This study has several limitations. First, as a cross-sectional study, it collects data at a specific point in time, which limits the ability to determine causality. Therefore, it is not possible to know the exact relationship of what factors influence the transition protocol and quantitative analysis is also impossible. As a preliminary study, only a superficial analysis could be conducted, and the causal relationship regarding which aspect of the transitional barrier has the most significant impact remains unclear. Second, as a single-institution study, there is a potential for selection bias. In our institution, there is a significantly higher concentration of patients with HS compared to the typical case, which differs from the general distribution of diseases in TU. Despite these limitations, this study holds significant importance as it demonstrated the difficulties of transition and the critical importance of introducing and initiating transitional care and it is the first study on TU conducted in Korea.

In conclusion, transitional care in urology aims to transition patients with congenital urologic anomalies from pediatric care to adult care, addressing a significant number of patients with complex and challenging issues. The fact that 80% of cases in SB have not even started transitional care highlights the difficulty of transition in the absence of a transitional protocol. On the other hand, the rate of transition completion was significantly higher in patients who had been introduced to the adult clinic at least once, suggesting that the initiation of transition is the most important aspect in the setting of a transition protocol. It is necessary to change the perspectives of patients and their parents through adequate explanation and education, enabling them to actively engage in transitional care.


Grant/Fund Support

This study received no specific grant from any funding agency in the public, commercial, or not-for-profit sectors.

Research Ethics

The study was conducted according to the guidelines of the Declaration of Helsinki, and approved by the Institutional Review Board of Yonsei University College of Medicine (4-2023-1044). The Institutional Review Board of Yonsei University College of Medicine waived the requirement of obtaining informed consent because this study retrospectively reviewed anonymous patient data and did not include the use of human tissue samples.

Conflict of Interest

No potential conflict of interest relevant to this article was reported.


· Conceptualization: KTO, JHK

· Data curation: KTO, ANL, ARI

· Formal analysis: KTO

· Methodology: KTO, ANL, ARI

· Project administration: JHK

· Visualization: KTO

· Writing - original draft: KTO

· Writing - review & editing: ANL, JHK


1. Zillioux JM, Jackson JN, Herndon CDA, Corbett ST, Kern NG. Caring for urologic transition patients: current practice patterns and opinions. J Pediatr Urol 2018;14:242.e1–5.
2. Szymanski KM, Misseri R, Whittam B, Large T, Cain MP. Current opinions regarding care of the mature pediatric urology patient. J Pediatr Urol 2015;11:251.e1–4.
3. Skokan AJ, Kovell RC. Advances and challenges in transitional urology: caring for adolescents and young adults with lifelong complex genitourinary conditions. Curr Urol Rep 2018;19:26.
4. Blubaum A, Lewis J, Frimberger D, Slobodov G. 9-Year evaluation of a transitional care program for congenital neurogenic bladder patients. Urology 2023;180:285–90.
5. Peycelon M, Misseri R. The basics of transition in congenital lifelong urology. World J Urol 2021;39:993–1001.
6. Hettel D, Tran C, Szymanski K, Misseri R, Wood H. Lost in transition: patient-identified barriers to adult urological spina bifida care. J Pediatr Urol 2018;14:535.e1–4.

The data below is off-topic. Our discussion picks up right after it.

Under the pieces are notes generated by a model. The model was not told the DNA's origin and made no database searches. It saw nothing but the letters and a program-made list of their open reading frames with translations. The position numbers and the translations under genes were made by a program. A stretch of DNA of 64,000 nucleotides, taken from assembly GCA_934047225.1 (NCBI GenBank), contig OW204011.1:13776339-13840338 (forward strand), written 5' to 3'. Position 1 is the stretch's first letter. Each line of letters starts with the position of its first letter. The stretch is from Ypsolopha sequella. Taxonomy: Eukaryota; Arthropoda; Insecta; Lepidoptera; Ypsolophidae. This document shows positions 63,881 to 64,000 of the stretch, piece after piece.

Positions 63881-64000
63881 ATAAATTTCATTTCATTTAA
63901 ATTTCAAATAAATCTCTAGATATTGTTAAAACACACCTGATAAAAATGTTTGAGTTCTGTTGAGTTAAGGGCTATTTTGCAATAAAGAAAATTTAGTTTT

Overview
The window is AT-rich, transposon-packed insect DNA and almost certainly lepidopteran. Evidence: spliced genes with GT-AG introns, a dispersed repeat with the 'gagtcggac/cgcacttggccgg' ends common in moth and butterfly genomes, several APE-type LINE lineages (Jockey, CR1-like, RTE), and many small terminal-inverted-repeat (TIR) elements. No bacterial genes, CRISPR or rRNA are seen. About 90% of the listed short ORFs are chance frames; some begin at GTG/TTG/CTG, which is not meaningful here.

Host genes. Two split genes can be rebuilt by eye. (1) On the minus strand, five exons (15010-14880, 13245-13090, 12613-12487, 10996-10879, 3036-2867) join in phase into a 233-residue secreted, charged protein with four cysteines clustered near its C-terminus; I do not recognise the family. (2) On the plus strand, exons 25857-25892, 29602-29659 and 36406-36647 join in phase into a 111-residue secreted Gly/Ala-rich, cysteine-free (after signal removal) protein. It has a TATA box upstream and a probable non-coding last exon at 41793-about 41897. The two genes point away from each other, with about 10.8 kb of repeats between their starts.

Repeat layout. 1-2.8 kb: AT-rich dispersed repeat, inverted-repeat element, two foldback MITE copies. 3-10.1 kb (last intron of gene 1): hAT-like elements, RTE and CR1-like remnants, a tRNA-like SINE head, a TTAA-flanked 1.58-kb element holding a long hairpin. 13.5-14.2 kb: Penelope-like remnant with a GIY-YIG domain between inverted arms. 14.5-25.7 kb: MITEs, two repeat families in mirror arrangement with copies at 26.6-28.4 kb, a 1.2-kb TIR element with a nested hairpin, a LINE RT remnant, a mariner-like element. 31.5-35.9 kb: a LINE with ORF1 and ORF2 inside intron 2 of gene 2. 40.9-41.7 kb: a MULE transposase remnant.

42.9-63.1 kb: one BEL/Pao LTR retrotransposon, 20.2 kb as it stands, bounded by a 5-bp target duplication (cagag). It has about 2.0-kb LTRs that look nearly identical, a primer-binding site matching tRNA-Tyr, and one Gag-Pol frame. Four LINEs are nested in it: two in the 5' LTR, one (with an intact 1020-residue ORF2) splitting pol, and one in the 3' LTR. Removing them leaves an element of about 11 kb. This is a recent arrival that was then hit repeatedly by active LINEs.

7. Wood D, Baird A, Carmignani L, De Win G, Hoebeke P, Holmdahl G, et al. Lifelong congenital urology: the challenges for patients and surgeons. Eur Urol 2019;75:1001–7.
8. Szymanski KM, Cain MP, Hardacker TJ, Misseri R. How successful is the transition to adult urology care in spina bifida? A single center 7-year experience. J Pediatr Urol 2017;13:40.e1–6.
9. Harhuis A, Cobussen-Boekhorst H, Feitz W, Kortmann B. 5 years after introduction of a transition protocol: an evaluation of transition care for patients with chronic bladder conditions. J Pediatr Urol 2018;14:150.e1–5.
10. Shepard CL, Doerge EJ, Eickmeyer AB, Kraft KH, Wan J, Stoffel JT. Ambulatory care use among patients with spina bifida: change in care from childhood to adulthood. J Urol 2018;199:1050–5.
11. O’Kelly F, t’Hoen LA, Burgu B, Banuelos Marco B, Lammers RJM, Sforza S, et al. A cross-sectional analysis of paediatric urologists’ current practices, opinions and areas of perceived importance in the delivery of adolescent & transitional care. J Pediatr Urol 2023;19:430.e1–8.
12. Tanaka ST, Kaufman MR, Brock JW 3rd. The aging pediatric urology patient: obstacles and opportunities in transition care. J Urol 2012;187:1159–60.
13. Leva NV, Copp HL, Quanstrom K, Hampson LA. Demographics and baseline care among newly transitioning adult congenital urology patients. J Pediatr Urol 2020;16:476.e1–6.
14. Loftus CJ, Wood HM. Congenital causes of neurogenic bladder and the transition to adult care. Transl Androl Urol 2016;5:39–50.
15. Dönmez M, Selvi I, Tantekin A, Oktar T, Ziylan O. Outcomes of a newly established transitional urology outpatient clinic: a real-world experience. Int Urol Nephrol 2023;55:3021–31.
16. Higuchi T, Holmdahl G, Kaefer M, Koyle M, Wood H, Woodhouse C, et al. International consultation on urological diseases: congenital anomalies of the genitalia in adolescence. Urology 2016;94:288–310.

Article information Continued

Fig. 1.

Transitional stages in this study. Adapted from Blubaum A, et al. Urology 2023;180:285-90 [4].

Fig. 2.

Patient distribution for each disease group corresponding to transitional urology. SB, spinal bifida; HS, hypospadias; EPI, epispadias or exstrophy; CUA, congenital ureteral anomaly including ectopic ureter, vesicoureteral reflux, and obstructive uropathy; PUV, posterior urethral valve; CM, cloacal malformation; DSD, disorders of sexual development; PB, prune belly syndrome.

Fig. 3.

(A) Transitional stages of SB group patients. (B) Transitional stages only for patients who were once introduced to the adult clinic (T2–T4). SB, spinal bifida. T1, the initial phase: only pediatric urologists manage patients; T2, first introduced to the adult urology, adult/pediatric clinic ≤50%; T3, adult urologist mainly care, but pediatric urologist are available if needed; T4, complete transition of care; T4x, unknown prior history of adult patient; T4only, no prior history of pediatric care.